Has Carbohydrate Counting Made Us More Stressed?

March 30th, 2010 by Amy Gonsalves Leave a reply »

I read a snippet in the ADA’s Diabetes Forecast magazine (April 2010, page 24) this morning that said many parents and kids living with type 1 diabetes reported that they tend to eat more  packaged food than bulk foods because the carbohydrate count is clearly labeled on the packaged food and not on the food made at home.

Startling to me, and extremely sad, is their further report that they avoid eating fruit because they are concerned about the carbohydrate count involved and that the incorrect counts can lead to glucose spikes.

First off, let me say I understand how it is much easier to simply read a box than it is to guess how many carbs are in any given food.  I really do.  It’s hard to visualize just how much a half cup of rice is.  Or even harder for me, spaghetti!  Long stringy noodles visualized into a half cup measuring cup is conceptually close to impossible for me.

But eating whatever we want without paying attention to it isn’t the card we have been dealt; we have been dealt a malfunctioning pancreas and we get to manage that instead of eat with abandon.  We need to recognize everything we put into our mouths.  (All things considered, especially now with made-up chemically concocted foods, though, I think it’s probably a good thing we have that skill.)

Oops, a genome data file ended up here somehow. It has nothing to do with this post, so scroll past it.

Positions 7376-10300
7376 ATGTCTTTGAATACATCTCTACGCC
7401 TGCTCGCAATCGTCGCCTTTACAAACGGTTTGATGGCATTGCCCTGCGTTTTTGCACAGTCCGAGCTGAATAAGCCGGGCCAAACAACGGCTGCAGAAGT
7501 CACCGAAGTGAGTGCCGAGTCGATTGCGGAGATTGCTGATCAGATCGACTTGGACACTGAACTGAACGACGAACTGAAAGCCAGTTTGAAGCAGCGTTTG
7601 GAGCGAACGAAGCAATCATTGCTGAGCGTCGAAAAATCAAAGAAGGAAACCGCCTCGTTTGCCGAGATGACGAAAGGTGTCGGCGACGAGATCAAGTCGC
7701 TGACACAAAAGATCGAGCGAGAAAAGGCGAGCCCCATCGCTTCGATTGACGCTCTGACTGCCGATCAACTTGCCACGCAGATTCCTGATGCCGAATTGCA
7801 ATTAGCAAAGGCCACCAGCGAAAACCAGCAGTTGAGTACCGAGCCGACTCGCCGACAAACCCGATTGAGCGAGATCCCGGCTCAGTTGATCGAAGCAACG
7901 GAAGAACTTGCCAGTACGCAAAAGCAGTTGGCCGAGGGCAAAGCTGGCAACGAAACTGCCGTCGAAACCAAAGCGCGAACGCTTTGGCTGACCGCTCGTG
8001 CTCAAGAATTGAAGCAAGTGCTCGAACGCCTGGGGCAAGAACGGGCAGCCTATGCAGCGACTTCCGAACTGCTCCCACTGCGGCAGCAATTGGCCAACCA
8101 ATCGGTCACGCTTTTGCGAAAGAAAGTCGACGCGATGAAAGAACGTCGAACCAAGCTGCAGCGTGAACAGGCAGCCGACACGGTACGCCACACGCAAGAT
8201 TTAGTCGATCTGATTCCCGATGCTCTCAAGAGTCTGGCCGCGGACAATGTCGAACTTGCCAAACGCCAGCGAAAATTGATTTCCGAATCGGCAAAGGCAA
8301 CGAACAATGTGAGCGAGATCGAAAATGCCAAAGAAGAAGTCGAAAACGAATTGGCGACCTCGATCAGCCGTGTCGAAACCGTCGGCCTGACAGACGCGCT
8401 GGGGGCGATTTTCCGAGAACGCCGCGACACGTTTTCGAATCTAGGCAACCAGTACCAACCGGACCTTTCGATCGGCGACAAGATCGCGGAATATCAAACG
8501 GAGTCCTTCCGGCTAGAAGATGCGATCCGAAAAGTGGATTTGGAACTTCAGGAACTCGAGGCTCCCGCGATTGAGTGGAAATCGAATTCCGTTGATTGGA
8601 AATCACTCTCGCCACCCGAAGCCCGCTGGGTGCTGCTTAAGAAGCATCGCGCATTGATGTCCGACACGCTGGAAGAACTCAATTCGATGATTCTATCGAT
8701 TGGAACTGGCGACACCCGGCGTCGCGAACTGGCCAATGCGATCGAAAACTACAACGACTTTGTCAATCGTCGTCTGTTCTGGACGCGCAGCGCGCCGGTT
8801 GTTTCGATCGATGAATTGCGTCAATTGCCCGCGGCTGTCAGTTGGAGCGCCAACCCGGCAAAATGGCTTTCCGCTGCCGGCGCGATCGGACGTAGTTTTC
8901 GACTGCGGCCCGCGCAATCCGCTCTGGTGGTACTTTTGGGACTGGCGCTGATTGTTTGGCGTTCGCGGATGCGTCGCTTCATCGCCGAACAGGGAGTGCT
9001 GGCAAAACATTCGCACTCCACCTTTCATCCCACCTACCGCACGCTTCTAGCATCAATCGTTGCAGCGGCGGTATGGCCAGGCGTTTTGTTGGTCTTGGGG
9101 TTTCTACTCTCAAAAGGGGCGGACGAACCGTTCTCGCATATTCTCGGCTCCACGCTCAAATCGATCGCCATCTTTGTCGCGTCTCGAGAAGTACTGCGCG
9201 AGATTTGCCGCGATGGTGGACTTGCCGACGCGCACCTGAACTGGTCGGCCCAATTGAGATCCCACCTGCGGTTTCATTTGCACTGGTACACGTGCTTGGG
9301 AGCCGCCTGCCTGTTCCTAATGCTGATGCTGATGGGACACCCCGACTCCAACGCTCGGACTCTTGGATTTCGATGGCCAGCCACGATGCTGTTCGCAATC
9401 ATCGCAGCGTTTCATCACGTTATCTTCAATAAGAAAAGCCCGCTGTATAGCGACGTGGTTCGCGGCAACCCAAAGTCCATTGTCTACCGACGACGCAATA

I also understand that when faced with a box of nearly any kind of cracker, I usually guesstimate, eat, then do a re-count and see what percentage of the box I have eaten.  I did this with Weight Watcher points, too.  (How many carbs or points per serving, how many servings in the box, how many points or carbs in the total box, how much of the box did I eat…)

Did you clue in on that word?  GUESSTIMATE.  This is all an educated GUESS.  Carbohydrate counting has gotten us so much closer to living our lives first and being diabetics second that to exclude eating real food so that we can more closely count the number of carbohydrates to me undermines the entire effort.  Really?  Do you mean to say you don’t eat strawberries or cherries in summer or apples in the fall because you aren’t sure if the fruit has 17 grams of carbohydrate or 23 grams?  Really?!?

Please.  Recognize that loosening our grip on some of our goals for controlling our blood glucose opens up a life lived with less stress, more options, and in the end, greater control over ourselves.

Here’s to us.

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